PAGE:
Always the innovator Bava shifts that focus away from the criminals’ apprehension. Then spends a little more than hour with the criminals in a cramped vehicle with hostages in the middle of a heat wave. And by confining the story this way it gives the viewer a chance to know who everyone is and what their motivations are. Also this setup lends greatly to the mounting tension that Bava is so masterful at creating.
From a visuals stand point this film always surprises since there is only so many places the camera can go due to the limited space of the shooting in a car. Fortunately Bava proves once again that he is up for the task as he creates what are arguably some of his most menacing moments on film. One scene in particular springs to mind. It involves two of criminals and a female hostage who has to go to bathroom. After she tries to escape, they then force her to pee in front of them and to up the ante by humiliating her by leering and making rude jesters.
When discussing this film one must not overlook the contribution of its score which was composed by Stelvio Cipriani, who had previously worked with Bava on, Bay of Blood and Baron Blood. Cipriani contributed many notable scores to the poliziotteschi genre, like Emergency Squad, Colt 38 Special Squad and the poliziotteschi / giallo hybrid What Have They Done to Your Daughters? For Rabid Dog’s he creates another superb that is equally evocative to his most renowned scores. Interesting side note that when this film was released in that aforementioned alternate version that the producer made changes to the score.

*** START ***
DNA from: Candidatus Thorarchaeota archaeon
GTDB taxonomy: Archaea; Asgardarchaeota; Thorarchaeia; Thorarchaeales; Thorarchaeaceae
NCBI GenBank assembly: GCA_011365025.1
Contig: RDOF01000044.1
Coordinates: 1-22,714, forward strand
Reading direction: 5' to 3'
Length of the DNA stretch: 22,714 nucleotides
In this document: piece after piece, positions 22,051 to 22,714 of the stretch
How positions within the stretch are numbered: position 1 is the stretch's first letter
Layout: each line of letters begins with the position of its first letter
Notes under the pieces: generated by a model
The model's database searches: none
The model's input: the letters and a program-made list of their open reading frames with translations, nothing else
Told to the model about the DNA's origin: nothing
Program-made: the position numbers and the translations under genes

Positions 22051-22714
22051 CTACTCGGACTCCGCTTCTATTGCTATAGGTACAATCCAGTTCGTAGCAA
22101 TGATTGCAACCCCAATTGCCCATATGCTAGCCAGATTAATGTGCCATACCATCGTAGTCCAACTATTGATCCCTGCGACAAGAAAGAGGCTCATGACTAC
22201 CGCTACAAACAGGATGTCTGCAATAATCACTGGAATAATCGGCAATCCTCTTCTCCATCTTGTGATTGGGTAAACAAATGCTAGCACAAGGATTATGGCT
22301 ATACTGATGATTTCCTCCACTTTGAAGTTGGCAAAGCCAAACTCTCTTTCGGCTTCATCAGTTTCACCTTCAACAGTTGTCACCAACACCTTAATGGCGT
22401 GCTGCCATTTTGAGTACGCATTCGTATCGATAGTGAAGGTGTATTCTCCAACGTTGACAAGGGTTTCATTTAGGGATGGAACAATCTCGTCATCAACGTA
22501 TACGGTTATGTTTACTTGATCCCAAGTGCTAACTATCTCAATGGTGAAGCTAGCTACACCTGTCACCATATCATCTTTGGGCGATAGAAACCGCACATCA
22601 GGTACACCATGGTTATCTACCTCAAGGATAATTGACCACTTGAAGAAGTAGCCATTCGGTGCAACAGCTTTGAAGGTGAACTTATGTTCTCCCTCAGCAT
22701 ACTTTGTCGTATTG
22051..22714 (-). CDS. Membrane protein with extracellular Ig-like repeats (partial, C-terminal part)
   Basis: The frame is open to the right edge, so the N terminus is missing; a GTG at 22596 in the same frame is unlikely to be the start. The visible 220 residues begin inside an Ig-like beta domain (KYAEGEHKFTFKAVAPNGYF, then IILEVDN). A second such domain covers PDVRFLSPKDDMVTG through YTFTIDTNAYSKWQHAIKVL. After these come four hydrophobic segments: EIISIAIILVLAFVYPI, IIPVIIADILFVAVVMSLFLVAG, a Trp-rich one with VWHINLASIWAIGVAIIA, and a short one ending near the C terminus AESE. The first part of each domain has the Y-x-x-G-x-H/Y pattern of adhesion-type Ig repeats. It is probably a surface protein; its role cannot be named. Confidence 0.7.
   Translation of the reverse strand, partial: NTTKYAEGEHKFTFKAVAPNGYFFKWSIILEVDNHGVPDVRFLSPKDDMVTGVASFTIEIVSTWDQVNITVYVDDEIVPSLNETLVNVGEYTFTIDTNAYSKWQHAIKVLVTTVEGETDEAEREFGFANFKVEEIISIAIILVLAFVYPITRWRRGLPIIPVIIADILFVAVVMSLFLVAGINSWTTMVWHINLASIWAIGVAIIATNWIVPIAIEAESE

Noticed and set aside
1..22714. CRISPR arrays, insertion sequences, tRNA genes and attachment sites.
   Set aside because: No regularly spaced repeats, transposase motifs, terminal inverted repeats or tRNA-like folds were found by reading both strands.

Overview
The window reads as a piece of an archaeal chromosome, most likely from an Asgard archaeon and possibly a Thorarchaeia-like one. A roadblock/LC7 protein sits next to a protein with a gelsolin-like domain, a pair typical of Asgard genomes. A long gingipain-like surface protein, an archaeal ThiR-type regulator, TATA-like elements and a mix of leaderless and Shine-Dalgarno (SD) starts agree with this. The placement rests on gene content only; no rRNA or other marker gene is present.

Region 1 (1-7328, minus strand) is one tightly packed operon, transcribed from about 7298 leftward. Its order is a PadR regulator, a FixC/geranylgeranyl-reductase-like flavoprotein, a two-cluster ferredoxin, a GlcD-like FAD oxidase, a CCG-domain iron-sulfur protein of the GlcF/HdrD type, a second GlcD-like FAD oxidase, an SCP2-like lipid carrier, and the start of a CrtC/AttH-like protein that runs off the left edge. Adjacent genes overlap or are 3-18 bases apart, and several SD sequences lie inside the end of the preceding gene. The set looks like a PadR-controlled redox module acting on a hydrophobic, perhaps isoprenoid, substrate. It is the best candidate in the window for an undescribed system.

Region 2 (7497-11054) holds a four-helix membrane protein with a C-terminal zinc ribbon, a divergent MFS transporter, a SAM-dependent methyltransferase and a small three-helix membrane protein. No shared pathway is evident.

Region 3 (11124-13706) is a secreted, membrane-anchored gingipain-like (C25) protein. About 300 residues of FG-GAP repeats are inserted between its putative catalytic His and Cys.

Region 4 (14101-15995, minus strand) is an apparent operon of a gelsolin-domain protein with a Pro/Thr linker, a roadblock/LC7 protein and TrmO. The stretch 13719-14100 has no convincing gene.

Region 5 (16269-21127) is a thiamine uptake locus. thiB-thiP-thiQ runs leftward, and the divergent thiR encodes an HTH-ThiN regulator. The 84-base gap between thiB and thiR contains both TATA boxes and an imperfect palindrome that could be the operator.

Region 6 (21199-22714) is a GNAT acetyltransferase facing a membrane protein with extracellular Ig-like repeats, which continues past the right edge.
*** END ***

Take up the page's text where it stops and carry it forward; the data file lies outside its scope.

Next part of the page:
Performance wise the entire cast are exceptional in their respective roles. The two most obnoxious characters are Blade and Thirtytwo and they are portrayed by Don Backy and George Eastman (Absurd). These are also the two characters that spend the majority of their screen time tormenting Lea Lander’s character Maria. The ring leader of this gang of criminals is portrayed by Maurice Poli (5 Dolls for an August Moon) and the fourth criminal in this gang died in the getaway. Rounding out the cast is Riccardo Cucciolla (One on Top of the Other) in the role of a man who is forced to drive a getaway car and he is also transporting a sick child. And though this character is the one that reveals the least about himself. When all is said and done, it is his character that final moments that resonate the strongest.
A quick reference about these two versions included with this release, “Rabid Dogs’ – Bava’s original version posthumously completed from his notes & ‘Kidnapped’ – the re-edited, re-dubbed and re-scored version, supervised by Bava’s son and assistant director Lamberto Bava, and producer Alfredo Leone.”
The transfer for Kidnapped exhibits nicely saturated colors and flesh tones that look accurate, black and contrast levels look very good and details look crisp. Also there are no issues with compression or DNR. And in order to create that transfer for Rabid Dogs standard definition source material had to be used since the original negative for these moments no longer exists. And when these inserts happen there is a noticeable difference in quality when compared to the bulk of the transfer which is taken form the same source that was used for the Kidnapped transfer. Fortunately the end result is a strong presentation of Mario Bava’s preferred cut of the film.